Types of Marriage Separation

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Maybe you need some space to determine if your marriage can be saved. Or your partner has begun to hint or talk openly about wanting to separate. Or perhaps one of you is thinking about living apart as a first step toward divorce. When contemplating such a big transition, it is important to be aware of the different types of marriage separation. The book “Survive Marriage Separation” suggests that in some cases, separation can even save a marriage.

Living Apart in the Same Home

Sometimes financial difficulties prevent either spouse from leaving the home and setting up residence elsewhere. In this case, spouses might sleep apart in the same house; this can be regarded as a psychological separation. There is a danger inherent in this situation that fights will continue unabated, and the situation may be confusing for children. In “The Healthy Divorce,” Lois Gold suggests drawing up an informal contract with clear guidelines regarding sharing expenses and child care, perhaps including alternate weekends alone with the kids and if and when to talk about the future. However, if both parties decide to go through with a divorce, their jurisdiction may not acknowledge this cohabitation agreement as a separation. Check with the local court clerk to determine if such an arrangement will hinder future divorce proceedings.

One Partner Leaves the Home on Impulse

Out of desperation or anger, on impulse, one partner may pack up and leave the marital residence. It might be easier for the one who leaves to not have to cope with the pain and anger of the spouse left behind, or it is possible that the spouse who remains in the home is the inflexible one, leaving no choice to the other but to “run away.” In any case, this behavior does not leave much chance of repairing the marriage.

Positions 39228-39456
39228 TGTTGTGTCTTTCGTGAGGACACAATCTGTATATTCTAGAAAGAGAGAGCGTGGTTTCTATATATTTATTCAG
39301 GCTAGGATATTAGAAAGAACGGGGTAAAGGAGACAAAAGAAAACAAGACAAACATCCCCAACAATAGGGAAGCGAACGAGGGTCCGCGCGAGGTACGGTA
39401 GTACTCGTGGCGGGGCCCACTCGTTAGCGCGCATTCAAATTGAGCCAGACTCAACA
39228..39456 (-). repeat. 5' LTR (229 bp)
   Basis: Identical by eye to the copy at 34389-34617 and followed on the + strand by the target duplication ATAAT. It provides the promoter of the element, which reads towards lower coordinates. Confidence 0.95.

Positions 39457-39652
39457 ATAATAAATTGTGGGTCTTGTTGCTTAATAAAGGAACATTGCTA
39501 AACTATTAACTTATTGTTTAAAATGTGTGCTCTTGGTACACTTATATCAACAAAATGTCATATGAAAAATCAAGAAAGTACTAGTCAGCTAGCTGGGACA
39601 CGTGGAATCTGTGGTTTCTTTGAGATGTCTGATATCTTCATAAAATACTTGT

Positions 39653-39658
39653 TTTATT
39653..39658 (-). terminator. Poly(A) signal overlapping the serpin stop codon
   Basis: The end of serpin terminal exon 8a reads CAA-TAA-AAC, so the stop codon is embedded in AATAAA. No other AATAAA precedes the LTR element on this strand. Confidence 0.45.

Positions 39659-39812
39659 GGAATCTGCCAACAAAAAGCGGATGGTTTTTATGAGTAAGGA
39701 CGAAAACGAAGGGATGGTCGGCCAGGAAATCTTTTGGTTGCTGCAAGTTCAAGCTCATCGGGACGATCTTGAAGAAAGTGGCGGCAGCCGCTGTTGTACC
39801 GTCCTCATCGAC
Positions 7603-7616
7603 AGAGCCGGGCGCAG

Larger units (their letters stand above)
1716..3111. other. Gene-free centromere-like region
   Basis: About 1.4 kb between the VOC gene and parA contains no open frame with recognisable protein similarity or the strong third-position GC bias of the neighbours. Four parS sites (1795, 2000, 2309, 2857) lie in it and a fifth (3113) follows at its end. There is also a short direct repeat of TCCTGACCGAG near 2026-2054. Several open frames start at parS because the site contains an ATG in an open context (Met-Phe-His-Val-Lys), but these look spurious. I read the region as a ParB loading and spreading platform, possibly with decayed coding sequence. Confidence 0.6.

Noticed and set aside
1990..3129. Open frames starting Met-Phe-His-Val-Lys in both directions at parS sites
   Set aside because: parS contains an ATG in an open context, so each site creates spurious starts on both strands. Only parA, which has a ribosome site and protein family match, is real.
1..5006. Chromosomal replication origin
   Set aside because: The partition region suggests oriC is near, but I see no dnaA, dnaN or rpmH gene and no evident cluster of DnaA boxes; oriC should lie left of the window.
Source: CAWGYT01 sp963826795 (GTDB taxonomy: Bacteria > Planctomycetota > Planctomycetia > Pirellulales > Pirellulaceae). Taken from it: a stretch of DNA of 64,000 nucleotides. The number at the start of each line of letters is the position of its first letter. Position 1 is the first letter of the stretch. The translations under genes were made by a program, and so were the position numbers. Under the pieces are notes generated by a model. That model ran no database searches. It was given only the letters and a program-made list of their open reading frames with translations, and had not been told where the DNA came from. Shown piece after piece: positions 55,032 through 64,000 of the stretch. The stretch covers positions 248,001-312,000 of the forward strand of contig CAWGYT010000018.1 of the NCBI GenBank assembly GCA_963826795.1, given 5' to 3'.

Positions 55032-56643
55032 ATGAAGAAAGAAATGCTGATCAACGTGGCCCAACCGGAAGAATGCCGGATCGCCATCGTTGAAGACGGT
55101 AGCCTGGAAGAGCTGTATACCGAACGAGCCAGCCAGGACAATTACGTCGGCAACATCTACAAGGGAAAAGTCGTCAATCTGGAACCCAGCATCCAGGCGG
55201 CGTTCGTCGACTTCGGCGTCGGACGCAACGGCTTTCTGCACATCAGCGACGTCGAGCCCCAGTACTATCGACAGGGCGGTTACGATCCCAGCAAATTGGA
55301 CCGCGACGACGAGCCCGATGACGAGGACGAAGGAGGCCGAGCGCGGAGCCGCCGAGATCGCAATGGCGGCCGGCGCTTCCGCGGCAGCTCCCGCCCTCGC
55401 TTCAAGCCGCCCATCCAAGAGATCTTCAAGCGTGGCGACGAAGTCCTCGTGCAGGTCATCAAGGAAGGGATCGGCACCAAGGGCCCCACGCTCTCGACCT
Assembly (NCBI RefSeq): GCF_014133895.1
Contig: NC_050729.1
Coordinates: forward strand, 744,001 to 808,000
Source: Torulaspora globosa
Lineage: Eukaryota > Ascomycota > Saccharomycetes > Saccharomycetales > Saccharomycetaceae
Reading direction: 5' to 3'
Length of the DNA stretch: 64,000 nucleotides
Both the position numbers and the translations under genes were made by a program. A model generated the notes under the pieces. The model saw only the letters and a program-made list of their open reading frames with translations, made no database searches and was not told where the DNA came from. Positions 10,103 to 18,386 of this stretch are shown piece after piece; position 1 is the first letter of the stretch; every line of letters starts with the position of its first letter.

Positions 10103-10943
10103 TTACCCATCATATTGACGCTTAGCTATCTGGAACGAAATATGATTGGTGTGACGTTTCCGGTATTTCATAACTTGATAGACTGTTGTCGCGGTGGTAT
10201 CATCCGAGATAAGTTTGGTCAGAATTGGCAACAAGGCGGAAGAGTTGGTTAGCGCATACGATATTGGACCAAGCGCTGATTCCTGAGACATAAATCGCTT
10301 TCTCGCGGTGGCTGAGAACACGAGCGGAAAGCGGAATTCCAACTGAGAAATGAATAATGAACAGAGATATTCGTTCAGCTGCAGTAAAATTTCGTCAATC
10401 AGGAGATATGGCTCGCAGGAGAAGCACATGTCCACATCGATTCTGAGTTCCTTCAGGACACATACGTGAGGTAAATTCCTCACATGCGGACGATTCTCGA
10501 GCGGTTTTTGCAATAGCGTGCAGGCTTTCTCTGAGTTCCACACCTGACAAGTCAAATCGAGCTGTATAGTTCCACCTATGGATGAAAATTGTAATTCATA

Trial Separation

Robert Buchicchio, author of “Taking Space,” writes that a trial separation may be a way for partners to call a structured time out to try to resolve deep problems in the relationship. A trial separation can provide an opportunity for serious reassessment of the relationship and its direction. Although often one spouse wants this arrangement more than the other, many couples use this time to explore their own personal issues in psychotherapy. It is helpful to set up and monitor a trial separation with a marriage counselor.

Legal Separation

Legal separation is closest step to an actual divorce. It includes a legally binding contract involving the courts and delineating child care arrangements, child or spousal support if relevant, and division of property. Legally, the couple is still married. Legal separation can function as a step toward divorce or can be in lieu of divorce if divorce is not possible for religious or other reasons. Furthermore, if the spouses cannot agree on separation terms, a judge may intervene to determine the terms of the separation, known as a judicial separation.

Combinations of Different Types of Marriage Separation

Over time, couples may move from one type of separation to another. For example, a couple may live together in a psychological separation and then decide to separate legally; this formal change in status may lead them reassess the marriage, after which they may decide to get back together and revoke the legal separation. Alternatively, a couple might move from a trial separation to living together to an impulsive separation and finally divorce. There are no hard and fast rules about the trajectory from separation to divorce or reconciliation.